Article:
Exhibit 2: Share of Generation, Transmission and Generation Rate Base in Total Electric Utility Plant Rate Base Over 1988-2016

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Source: Company FERC Form 1 filings, SNL, SSR analysis

As discussed in our note of October 2nd, If This Is the Golden Age of Electric Utilities, What’s Next? Or, How Fast Can Rate Base Grow in the Long Term and on What Will Utilities Spend?[2], our analysis suggests that growth in distribution rate base is likely to accelerate in the years ahead, even as the growth of transmission and distribution rate base slows. Specifically, the disclosed capex plans of the publicly traded utilities for 2017-2021 point to a large increase in capital expenditures on distribution, modestly declining outlays on transmission, and a significant contraction in generation capex. As a share of total utility capex, we expect distribution capex to rise from 34% of the total over the last five years (2012-2016) to 46% of the total over the next five (2017-2021); the share of transmission capex is to remain relatively stable at 28%; and investment in generation to decline markedly, from 38% to 26% of the total (see Exhibit 3). We expect this shift to be reflected in an acceleration in the growth of distribution plant rate base, from 4.1% p.a. over 2012-2106 to 6.4% p.a. over 2016-2021, even as growth in generation and transmission rate base slows (Exhibit 4).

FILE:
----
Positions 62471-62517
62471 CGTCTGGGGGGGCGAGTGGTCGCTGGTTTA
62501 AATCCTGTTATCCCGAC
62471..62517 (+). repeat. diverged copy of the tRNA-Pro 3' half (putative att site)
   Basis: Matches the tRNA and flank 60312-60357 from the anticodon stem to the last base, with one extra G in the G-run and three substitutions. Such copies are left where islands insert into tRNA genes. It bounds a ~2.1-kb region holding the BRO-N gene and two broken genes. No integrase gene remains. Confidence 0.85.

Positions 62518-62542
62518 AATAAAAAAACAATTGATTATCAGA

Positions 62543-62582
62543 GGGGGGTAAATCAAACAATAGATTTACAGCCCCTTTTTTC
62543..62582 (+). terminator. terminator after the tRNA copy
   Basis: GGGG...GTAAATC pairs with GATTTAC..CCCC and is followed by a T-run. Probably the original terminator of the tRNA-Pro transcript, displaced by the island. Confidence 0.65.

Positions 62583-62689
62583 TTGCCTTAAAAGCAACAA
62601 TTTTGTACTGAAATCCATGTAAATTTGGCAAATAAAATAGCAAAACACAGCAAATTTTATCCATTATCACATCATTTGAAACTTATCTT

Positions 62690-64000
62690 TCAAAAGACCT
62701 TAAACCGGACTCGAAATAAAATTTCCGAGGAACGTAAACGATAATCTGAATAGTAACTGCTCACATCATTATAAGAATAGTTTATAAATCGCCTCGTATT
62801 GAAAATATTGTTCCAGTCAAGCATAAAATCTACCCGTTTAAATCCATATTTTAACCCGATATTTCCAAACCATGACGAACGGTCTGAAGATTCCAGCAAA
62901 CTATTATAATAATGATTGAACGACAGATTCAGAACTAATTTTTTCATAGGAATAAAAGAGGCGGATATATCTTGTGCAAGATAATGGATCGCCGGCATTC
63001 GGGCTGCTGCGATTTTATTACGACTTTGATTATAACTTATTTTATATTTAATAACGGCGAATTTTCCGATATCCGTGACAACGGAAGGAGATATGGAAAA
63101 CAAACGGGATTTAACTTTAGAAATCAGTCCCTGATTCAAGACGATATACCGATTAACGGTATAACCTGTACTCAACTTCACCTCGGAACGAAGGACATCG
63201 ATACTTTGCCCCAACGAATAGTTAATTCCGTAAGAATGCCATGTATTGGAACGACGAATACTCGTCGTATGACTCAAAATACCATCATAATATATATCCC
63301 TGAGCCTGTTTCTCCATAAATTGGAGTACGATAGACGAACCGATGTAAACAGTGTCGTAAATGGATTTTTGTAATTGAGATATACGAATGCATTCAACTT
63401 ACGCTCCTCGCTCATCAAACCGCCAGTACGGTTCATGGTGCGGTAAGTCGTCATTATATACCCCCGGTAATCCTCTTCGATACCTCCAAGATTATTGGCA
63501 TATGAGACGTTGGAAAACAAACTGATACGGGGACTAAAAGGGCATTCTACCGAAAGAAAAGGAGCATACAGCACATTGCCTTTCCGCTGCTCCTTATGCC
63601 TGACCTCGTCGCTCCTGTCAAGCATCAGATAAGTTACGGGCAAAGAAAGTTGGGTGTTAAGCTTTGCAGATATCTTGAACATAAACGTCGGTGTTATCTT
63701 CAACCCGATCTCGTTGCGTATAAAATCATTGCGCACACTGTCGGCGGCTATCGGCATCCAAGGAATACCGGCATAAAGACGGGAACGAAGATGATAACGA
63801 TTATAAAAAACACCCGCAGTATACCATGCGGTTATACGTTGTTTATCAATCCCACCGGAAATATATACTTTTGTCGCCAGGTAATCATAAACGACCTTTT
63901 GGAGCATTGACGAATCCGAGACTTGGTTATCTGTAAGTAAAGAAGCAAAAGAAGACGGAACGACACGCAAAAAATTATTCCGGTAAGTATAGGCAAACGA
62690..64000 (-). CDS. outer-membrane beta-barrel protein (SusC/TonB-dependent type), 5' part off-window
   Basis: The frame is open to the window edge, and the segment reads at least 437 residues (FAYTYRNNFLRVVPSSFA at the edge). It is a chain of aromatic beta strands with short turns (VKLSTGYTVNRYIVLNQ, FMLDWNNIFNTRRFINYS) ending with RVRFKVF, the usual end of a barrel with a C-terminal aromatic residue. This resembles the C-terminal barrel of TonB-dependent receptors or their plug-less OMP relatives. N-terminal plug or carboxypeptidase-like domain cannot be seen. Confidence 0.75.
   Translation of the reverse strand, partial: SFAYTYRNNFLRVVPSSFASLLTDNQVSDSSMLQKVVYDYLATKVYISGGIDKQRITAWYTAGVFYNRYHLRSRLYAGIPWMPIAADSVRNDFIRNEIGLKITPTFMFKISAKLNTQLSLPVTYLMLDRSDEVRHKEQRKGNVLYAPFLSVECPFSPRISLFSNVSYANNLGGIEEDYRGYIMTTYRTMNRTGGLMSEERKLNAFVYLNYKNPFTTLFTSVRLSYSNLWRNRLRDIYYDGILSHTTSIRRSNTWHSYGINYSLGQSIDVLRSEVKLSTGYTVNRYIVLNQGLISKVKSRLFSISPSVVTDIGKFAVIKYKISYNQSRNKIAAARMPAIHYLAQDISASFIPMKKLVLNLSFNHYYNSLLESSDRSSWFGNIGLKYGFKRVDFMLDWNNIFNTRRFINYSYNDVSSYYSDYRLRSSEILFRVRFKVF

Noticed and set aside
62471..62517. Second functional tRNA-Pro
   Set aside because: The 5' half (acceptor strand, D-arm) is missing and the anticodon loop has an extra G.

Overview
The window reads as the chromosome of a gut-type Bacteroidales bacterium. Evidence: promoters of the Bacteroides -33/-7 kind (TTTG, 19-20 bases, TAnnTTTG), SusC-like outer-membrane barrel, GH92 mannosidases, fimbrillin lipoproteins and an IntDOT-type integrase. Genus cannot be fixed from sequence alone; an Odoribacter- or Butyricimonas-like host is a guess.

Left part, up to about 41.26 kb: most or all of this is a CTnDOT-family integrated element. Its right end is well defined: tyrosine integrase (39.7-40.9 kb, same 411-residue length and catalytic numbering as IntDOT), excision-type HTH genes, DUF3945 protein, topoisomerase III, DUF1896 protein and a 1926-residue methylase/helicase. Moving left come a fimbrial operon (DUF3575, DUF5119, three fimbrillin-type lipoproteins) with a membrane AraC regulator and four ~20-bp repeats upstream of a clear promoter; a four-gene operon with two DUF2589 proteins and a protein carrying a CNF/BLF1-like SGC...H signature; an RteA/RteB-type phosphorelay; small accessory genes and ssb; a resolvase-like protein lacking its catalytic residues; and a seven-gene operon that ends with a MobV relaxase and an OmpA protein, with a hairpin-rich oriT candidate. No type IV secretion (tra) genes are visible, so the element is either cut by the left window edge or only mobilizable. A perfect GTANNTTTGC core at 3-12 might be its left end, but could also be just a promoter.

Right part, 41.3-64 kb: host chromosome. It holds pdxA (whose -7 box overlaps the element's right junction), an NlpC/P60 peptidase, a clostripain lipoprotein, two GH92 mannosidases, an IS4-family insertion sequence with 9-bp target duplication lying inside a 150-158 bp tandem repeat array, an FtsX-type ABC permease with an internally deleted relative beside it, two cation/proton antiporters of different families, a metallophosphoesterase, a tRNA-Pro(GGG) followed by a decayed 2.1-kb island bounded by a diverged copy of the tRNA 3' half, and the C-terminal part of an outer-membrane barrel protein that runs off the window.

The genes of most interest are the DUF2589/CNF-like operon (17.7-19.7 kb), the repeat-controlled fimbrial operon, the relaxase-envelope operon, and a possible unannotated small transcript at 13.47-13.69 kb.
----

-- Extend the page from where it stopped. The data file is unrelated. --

Could the relative age of utilities’ distribution plant offer an insight into which utilities will benefit most benefit most in the long term from this expected recovery in distribution capex? We believe so, for three principal reasons.

First, maintenance capex has historically been the majority of distribution capex. For electric utilities, the capital expenditures that drive rate base growth are comprised of three components: i) maintenance and replacement of existing plant in service; ii) expansion of the system to meet customer and demand growth; and iii) upgrades to the system to improve reliability and operations with new technologies or upgraded components. Since 1988, we estimate that the maintenance and replacement of existing distribution plant has accounted for ~75% of total distribution capex.

Exhibit 3: Estimated Composition of Aggregate Capital Expenditures on Electric Plant by Segment (1)

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1. For 2012-2016, our estimates of capex by segment are based upon the annual additions of gross utility plant in the generation, transmission and distribution segments, aggregated across all U.S. investor owned, regulated utility operating companies. For 2017-2021, our capex estimates reflect the disclosed capital expenditure plans by segment of the publicly traded, U.S. investor-owned regulated utilities.

Source: SNL, FERC Form 1, SSR analysis and estimates